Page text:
Oral surgery is often a necessary step towards ensuring good health is maintained or fixing an oral health concern, but it may not be ideal on certain occasions. It can be helpful to know who is not a good candidate for oral surgery and when it may cause more health concerns than it is worth.In…
Preparing for Dental Surgery: What You Should Know
For patients, dental surgery is one of those things that falls between what most people consider a “real” surgery and an extended dental appointment. The reality is, a dental surgery is just as much a surgery as any other body operation. To that end, most people have never considered they should actually prepare for an oral surgery, taking certain steps to ensure you are ready for this process and to help your body heal during and after the procedure.
Our Metairie dental office will take all the time you need to make sure you understand everything about the surgery and how each step is important to the healing process. Some things we will ask you to do are not recommendations, so it is important that you follow the instructions. Doing otherwise can cause unnecessary complications, which can interfere with the success of the dental surgery or even put your overall health at risk.
Here are a few steps you will need to take before you come in for dental surgery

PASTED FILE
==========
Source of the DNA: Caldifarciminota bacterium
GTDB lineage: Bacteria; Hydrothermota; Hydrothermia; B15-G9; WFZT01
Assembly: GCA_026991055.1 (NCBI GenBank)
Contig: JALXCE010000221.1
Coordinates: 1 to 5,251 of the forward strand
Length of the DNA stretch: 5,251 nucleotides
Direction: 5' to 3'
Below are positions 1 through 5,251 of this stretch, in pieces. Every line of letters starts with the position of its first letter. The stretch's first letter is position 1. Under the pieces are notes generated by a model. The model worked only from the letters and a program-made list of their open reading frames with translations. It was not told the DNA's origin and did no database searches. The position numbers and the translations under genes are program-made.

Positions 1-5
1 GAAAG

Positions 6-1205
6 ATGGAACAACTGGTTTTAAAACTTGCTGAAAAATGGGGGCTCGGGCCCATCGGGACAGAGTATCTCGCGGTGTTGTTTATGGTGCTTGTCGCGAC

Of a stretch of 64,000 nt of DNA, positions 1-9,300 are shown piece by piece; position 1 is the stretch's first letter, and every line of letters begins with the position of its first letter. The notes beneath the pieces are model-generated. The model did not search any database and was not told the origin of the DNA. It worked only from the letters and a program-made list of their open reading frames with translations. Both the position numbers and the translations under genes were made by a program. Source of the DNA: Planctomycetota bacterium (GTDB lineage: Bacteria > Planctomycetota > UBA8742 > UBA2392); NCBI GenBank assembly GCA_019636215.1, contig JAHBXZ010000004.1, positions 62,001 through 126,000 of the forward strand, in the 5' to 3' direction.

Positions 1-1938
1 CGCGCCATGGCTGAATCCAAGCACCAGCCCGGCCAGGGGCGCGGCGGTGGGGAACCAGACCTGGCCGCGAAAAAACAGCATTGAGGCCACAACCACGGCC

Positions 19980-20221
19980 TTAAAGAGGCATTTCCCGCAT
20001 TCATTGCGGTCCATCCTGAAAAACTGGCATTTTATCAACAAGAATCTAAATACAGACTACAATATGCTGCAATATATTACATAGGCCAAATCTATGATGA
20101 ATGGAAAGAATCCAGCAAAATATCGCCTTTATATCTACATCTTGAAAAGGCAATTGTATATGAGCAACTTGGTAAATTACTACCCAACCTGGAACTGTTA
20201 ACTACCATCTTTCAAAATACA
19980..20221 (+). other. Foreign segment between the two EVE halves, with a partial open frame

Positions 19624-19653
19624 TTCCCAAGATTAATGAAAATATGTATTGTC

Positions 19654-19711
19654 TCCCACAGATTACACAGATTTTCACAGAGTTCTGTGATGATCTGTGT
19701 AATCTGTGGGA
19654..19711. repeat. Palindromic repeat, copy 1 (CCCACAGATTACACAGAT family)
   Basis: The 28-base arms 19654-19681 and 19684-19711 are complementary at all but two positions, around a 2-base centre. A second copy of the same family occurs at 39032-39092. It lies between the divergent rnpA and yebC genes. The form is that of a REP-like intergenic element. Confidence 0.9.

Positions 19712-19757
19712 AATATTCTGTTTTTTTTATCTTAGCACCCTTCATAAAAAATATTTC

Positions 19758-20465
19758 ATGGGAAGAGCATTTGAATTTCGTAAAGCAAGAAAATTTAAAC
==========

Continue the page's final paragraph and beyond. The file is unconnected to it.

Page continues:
Before dental surgery, the patient needs to take some time to go over the details of the procedure to the dentist. The patient can use this time to ask and questions. We want the patient to know what we are doing and for the patient to be completely comfortable going into the surgery. As such, if the patient has any fears or anxieties, it is a good time to address these with the oral surgeon.
We always recommend that patients talk to the oral surgeon about sedation or distraction methods at the appointment before the actual dental surgery. This way, the patient has an opportunity to make key decisions outside of the stress or anxiety before the process.
Following the surgery
When it comes to going home after the surgery, the level and intensity of the anesthesia the patient has will affect the ability to drive. Most people need a ride home, so we recommend that the patient makes these arrangements before coming in. The patient needs to arrange for someone to come in, stay during the treatment and then take the patient home after.
This will give the patient the peace of mind of having someone around and will also allow us to release the patient earlier. If the patient does not have these arrangements, then he or she may have to wait for the effects of the anesthesia to wear off before returning home.
When you are going to have an oral surgery, you need to stay on a strict fast before the process. Your oral surgeon will tell you how long you need to be off food before the dental surgery. It is rarely advisable to have a large meal, or any meal, up to eight hours before your surgery. In some cases, you may be able to have something light to eat one to two hours before the process. Check with your surgeon for the exact restrictions that apply to your particular circumstances. Do not smoke or drink alcohol for at least 12 hours before any dental surgery.
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